Diana Poulton made an edition with the collected lute music of John Dowland in 1974, and although there have been some controversies over the attribution of individual pieces and versions, her work is still widely accepted as the standard. Does this mean there are no other lute pieces by Dowland than the ones in the Poulton edition? I thought that would be a pity, and decided to add one new piece, and improve on an existing one.
The new piece is Sir Henry Umpton’s Funerall, a beautiful pavan found in a version for five viols and one lute in Lachrimae or Seven Teares (London, 1604). I know the piece well from this consort version, as I played it in concert often. But what would Dowland or a contemporary of him have done if he found himself without five viols, but wanted to play this piece anyway? It is possible to play just the lute part of the consort version, but then the melody (in the treble viol) is often lacking. With a bit of work, however, it is possible to add the melody on the lute and with a bit more work we can keep some of the inner voices. Where there’s room, we can even keep Dowland’s ornamentation as he wrote it in the lute part. With all this in mind, I decided to make a new solo piece of this pavan. I think the result is very close to what Dowland might have done; it sounds convincing to me. The original consort version does have repeats, but no written-out divisions (fast running notes that ornament the melody) in the repeats, as is often the case in solo works by Dowland. We may assume the treble viol would make his or her own divisions ad lib. To make my new Dowland solo even more complete, I added written-out divisions in the repeats. Here I must say it was harder to emulate Dowland’s style, so I’m sure a connoisseur will notice immediately this is not an original Dowland. You can judge for yourself, as you can find the tablature here.
Another beautiful piece for five viols and one lute from the Lachrimae or Seven Teares is Semper Dowland Semper Dolens. It can be found as a lute solo in Diana Poulton’s edition, and indeed there are several versions of this piece in different manuscripts. None of these completely satisfy me, though, as I feel they deviate from the consort version in especially the melody of the treble viol. So I took the lute part from the consort version as a basis to make a version of the piece that would incorporate as much as possible of the five parts. I like to think of this as yet one more version of Semper Dowland Semper Dolens, as it could have been played by Dowland or one of his contemporaries. Again, find the tablature here.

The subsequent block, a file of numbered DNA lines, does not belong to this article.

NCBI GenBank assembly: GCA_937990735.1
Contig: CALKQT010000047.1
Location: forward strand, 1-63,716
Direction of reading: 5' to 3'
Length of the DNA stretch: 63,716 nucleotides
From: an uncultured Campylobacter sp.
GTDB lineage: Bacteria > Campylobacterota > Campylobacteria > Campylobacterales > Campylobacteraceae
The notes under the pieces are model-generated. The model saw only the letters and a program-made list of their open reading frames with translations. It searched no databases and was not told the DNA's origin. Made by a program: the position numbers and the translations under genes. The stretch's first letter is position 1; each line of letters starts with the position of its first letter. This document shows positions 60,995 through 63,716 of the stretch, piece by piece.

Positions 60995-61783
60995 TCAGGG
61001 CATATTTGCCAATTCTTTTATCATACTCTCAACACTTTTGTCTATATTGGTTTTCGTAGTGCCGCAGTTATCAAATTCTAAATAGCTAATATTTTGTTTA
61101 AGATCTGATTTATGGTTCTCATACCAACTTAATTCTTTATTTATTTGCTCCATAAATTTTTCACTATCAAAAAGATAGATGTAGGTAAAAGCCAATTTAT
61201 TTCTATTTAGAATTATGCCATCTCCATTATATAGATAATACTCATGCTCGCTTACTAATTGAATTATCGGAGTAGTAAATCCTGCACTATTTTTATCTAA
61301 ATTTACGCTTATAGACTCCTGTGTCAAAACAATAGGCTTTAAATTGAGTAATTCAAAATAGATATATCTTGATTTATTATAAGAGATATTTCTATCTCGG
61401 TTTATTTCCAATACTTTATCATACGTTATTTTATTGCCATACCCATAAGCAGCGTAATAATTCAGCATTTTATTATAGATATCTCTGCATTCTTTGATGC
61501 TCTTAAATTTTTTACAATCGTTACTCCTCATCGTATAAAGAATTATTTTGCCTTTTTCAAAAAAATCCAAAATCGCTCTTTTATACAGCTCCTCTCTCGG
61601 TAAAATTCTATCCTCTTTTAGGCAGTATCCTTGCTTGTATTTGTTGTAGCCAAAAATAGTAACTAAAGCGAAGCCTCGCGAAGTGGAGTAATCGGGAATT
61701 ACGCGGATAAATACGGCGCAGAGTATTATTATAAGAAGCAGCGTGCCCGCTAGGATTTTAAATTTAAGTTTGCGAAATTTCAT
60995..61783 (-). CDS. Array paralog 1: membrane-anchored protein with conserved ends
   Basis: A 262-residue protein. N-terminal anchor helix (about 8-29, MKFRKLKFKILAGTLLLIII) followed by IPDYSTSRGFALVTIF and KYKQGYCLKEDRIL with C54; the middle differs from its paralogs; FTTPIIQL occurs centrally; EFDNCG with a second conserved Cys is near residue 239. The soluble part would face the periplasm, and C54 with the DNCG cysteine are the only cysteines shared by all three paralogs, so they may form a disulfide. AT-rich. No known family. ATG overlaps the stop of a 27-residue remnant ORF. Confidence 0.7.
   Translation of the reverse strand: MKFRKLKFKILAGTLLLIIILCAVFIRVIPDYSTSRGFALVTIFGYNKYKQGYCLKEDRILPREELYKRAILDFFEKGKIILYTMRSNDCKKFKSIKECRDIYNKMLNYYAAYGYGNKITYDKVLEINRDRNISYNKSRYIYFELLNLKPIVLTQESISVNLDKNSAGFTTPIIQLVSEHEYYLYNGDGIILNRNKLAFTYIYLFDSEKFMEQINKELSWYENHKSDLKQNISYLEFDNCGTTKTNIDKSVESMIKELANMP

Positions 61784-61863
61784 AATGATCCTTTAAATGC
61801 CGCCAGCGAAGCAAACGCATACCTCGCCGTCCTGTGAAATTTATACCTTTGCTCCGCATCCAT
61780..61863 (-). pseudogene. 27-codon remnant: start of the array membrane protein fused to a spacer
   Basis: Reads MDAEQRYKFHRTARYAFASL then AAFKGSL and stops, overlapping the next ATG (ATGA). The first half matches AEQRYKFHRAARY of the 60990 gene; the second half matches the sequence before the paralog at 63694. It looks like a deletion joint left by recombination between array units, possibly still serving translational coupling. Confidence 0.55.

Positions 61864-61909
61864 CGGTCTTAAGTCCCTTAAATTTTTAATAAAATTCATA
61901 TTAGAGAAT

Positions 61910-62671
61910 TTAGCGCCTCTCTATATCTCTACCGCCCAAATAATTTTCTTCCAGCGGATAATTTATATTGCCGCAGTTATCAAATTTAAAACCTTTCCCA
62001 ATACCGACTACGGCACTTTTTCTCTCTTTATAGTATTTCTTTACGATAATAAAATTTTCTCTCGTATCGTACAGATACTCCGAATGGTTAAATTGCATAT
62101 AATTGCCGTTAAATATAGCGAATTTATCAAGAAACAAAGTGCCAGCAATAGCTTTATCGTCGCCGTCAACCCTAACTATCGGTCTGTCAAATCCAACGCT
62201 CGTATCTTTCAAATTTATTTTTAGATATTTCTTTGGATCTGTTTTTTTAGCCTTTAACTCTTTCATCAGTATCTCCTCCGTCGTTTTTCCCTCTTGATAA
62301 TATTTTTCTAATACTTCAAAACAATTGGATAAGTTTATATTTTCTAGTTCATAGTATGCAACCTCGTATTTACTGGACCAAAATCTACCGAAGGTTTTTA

Both these solo pieces, and two more, I recorded on a CD with lute songs, called His Golden Locks … This CD is the long-awaited result of over 20 years of cooperation with tenor Ludy Vrijdag. I already accompanied Ludy on guitar even before I played lute, and as a duo we had lessons with the late Robert Spencer, in the Deller course in the South of France and at the Royal College of Music in London. Ludy, who’s golden locks indeed are turned to silver by now, always postponed making this CD until he felt himself good enough for the undertaking. Now, near the end of his solo career, he finally had the courage to record his favourite lute songs by Dowland, Campion and Morley. This CD is for sale from me. You can send me an e-mail if you are interested in buying a copy.
David van Ooijen 2011